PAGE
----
If you like pina coladas…

My brother did this weird thing with turtles.

I wasn’t quite sure if he was mad, or I had lost my mind, trapped in an Alice Through the Looking Glass world of drug-induced hyper-clarity.

He had been such a cute little boy, although quite ordinary, I grant you. His talent for building a super-computer from scratch (because, why not, when you are ten?) and his unnerving ability to pluck the very soul from a  guitar that could make you weep, well, that wasn’t the stuff of an ordinary child. But in a family of not-quite-fitting-in, it was ordinary enough. For us.

But this? This was… unnerving, even to me who lived most of my days in my imagination, even when filing forms, completing paperwork, catching the bus, the train, the underground to my ordinary job in an ordinary world. I retreated to my fantasies because, dark as they were, they gave me comfort. They encouraged me to believe that there really was more to life than – this.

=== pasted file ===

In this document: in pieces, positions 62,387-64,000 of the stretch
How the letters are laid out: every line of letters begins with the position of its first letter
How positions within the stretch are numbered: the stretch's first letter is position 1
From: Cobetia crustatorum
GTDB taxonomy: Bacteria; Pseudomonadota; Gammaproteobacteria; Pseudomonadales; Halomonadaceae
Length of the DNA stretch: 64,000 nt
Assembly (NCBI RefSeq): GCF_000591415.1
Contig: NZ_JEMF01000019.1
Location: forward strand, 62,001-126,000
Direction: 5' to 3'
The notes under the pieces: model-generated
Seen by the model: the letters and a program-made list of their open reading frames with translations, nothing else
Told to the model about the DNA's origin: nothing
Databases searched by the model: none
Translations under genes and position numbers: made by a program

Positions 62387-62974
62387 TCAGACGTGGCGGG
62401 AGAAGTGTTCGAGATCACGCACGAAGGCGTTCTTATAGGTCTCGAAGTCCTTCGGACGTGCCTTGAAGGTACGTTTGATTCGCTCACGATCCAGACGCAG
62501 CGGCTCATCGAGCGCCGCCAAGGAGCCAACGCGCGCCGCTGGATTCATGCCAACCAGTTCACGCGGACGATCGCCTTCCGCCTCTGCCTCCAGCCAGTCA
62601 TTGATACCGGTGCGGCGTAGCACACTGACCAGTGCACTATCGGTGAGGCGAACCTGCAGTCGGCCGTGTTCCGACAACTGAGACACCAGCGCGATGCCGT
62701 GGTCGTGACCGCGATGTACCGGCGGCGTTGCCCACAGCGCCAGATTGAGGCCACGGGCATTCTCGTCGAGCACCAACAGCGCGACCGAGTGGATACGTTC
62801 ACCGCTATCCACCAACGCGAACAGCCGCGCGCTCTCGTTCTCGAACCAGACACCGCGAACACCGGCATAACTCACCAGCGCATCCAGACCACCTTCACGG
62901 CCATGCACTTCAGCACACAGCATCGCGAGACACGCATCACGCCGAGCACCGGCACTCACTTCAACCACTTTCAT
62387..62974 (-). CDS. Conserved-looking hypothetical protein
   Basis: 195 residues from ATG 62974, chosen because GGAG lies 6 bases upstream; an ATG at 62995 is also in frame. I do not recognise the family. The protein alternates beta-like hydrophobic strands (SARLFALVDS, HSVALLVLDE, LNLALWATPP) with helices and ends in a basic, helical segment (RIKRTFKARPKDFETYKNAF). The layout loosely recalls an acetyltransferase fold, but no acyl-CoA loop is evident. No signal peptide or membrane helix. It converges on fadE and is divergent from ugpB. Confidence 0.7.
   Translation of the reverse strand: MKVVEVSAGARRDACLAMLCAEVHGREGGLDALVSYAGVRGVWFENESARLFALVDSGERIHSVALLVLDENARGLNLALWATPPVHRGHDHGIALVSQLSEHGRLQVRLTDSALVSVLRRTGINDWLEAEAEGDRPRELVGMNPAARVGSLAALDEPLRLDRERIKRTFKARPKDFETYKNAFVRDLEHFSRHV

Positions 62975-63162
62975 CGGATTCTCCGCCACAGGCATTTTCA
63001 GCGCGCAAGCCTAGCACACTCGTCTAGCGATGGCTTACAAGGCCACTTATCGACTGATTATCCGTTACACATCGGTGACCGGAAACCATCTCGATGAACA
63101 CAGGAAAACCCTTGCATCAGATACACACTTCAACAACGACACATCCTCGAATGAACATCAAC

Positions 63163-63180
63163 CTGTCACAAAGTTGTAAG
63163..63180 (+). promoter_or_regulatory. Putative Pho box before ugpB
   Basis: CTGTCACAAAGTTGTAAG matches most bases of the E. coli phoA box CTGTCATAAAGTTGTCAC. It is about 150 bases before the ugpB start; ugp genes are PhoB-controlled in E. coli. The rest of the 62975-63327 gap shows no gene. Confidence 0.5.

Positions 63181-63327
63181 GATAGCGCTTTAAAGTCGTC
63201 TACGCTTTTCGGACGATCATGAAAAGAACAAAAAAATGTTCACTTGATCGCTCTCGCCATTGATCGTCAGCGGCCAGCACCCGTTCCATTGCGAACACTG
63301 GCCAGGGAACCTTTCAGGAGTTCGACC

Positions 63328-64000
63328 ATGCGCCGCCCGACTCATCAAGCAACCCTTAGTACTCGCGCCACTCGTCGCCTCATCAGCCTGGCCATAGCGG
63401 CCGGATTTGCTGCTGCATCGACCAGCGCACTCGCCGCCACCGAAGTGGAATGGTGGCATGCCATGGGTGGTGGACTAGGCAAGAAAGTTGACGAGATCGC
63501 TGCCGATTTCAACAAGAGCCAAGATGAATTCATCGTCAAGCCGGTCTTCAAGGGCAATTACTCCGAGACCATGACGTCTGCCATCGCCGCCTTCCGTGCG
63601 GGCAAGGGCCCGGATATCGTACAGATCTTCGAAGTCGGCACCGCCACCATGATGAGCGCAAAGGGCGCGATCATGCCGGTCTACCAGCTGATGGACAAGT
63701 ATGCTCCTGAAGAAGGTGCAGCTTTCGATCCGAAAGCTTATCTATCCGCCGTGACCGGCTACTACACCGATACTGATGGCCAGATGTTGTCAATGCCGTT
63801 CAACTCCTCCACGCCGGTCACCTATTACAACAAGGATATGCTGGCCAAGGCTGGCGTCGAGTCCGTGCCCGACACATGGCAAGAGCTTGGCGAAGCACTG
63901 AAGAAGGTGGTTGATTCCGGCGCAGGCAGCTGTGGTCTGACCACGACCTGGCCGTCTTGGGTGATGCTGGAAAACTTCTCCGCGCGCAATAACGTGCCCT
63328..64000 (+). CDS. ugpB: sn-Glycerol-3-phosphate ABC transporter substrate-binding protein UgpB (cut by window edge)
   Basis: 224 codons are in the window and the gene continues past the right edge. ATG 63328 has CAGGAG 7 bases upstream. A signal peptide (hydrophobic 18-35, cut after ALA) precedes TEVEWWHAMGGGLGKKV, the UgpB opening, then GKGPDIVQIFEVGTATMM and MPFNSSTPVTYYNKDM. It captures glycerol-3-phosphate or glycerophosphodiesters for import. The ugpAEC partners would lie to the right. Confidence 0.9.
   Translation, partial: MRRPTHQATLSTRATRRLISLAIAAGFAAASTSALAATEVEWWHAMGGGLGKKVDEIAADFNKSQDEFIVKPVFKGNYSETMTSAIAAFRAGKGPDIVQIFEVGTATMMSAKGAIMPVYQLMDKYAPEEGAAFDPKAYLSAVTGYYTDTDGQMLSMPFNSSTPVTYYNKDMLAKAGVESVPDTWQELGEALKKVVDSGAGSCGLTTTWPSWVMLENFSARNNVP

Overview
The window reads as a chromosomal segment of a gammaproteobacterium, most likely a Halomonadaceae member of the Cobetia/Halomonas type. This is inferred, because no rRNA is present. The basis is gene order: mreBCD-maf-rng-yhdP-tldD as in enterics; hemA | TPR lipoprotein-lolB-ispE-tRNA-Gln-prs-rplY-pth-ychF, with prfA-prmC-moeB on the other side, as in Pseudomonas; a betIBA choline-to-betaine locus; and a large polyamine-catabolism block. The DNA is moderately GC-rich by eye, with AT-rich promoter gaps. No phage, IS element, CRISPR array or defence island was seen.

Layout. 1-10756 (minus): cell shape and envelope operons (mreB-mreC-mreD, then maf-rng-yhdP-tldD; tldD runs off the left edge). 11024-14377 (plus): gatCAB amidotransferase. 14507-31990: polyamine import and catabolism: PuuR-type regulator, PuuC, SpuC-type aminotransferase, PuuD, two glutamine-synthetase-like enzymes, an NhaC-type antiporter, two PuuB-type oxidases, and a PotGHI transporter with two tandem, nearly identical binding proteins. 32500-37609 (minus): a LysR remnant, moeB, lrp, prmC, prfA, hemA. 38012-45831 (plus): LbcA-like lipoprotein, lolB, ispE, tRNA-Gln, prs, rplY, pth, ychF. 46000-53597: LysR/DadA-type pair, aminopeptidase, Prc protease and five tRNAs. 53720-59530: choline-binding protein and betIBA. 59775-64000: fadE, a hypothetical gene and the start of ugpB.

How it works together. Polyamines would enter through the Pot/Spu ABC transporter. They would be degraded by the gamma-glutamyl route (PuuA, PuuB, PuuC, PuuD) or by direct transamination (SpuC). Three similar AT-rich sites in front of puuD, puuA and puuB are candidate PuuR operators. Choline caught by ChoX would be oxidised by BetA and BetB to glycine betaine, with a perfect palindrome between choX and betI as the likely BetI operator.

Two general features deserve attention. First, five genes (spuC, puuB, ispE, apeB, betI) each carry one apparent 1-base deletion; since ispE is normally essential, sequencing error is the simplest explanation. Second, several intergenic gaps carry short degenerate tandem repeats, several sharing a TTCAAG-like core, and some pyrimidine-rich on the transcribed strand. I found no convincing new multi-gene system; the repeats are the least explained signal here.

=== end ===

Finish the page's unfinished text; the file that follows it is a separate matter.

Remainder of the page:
But, I wasn’t sure if I wanted this irridescence in my world. I wasn’t sure if this level of craziness, this shifting-sands hovering above reality gave me peace or traumatised me.

I decided that the only solution was to seduce him. No, not my brother (eugh!). The turtle. Of course, the turtle. The lead turtle, the main man (if you will), the one who my brother had been working on (or maybe, with) since the beginning. Like the children that followed the Pied Piper of Hamlyn, all his turtly friends had followed him to my brother’s door to see what all the fuss was about. If I could just get under Sir Turtle’s skin, or shell, then maybe I’d find out what was really and truly going on.